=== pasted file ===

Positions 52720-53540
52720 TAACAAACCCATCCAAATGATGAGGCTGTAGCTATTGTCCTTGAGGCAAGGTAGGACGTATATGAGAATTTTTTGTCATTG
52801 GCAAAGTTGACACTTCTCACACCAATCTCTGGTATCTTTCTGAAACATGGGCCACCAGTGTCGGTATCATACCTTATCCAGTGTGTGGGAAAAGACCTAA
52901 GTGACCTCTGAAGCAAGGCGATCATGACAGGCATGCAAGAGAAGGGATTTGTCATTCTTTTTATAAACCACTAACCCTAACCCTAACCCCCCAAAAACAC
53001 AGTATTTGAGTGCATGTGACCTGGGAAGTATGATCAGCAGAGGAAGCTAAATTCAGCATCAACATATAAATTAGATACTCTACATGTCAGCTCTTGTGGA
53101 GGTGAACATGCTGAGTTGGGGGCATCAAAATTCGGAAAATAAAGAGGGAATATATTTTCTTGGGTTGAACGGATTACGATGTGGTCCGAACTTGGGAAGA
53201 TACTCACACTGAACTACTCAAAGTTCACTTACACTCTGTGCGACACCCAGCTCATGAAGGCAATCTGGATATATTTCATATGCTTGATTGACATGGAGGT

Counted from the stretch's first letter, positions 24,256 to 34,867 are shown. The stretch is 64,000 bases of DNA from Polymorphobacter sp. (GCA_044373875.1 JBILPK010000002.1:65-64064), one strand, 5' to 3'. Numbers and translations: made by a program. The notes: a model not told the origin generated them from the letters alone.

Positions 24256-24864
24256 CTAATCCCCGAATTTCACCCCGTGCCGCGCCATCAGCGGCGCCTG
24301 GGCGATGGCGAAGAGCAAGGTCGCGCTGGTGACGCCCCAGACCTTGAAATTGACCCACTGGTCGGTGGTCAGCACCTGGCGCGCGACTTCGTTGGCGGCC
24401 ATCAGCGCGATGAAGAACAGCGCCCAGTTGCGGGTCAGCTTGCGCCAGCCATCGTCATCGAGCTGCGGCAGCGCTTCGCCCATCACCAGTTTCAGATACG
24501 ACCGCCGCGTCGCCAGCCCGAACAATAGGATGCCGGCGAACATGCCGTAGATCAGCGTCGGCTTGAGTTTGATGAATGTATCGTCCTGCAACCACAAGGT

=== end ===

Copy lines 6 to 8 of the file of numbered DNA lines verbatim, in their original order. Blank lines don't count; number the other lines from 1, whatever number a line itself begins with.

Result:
53101 GGTGAACATGCTGAGTTGGGGGCATCAAAATTCGGAAAATAAAGAGGGAATATATTTTCTTGGGTTGAACGGATTACGATGTGGTCCGAACTTGGGAAGA
53201 TACTCACACTGAACTACTCAAAGTTCACTTACACTCTGTGCGACACCCAGCTCATGAAGGCAATCTGGATATATTTCATATGCTTGATTGACATGGAGGT

Counted from the stretch's first letter, positions 24,256 to 34,867 are shown. The stretch is 64,000 bases of DNA from Polymorphobacter sp. (GCA_044373875.1 JBILPK010000002.1:65-64064), one strand, 5' to 3'. Numbers and translations: made by a program. The notes: a model not told the origin generated them from the letters alone.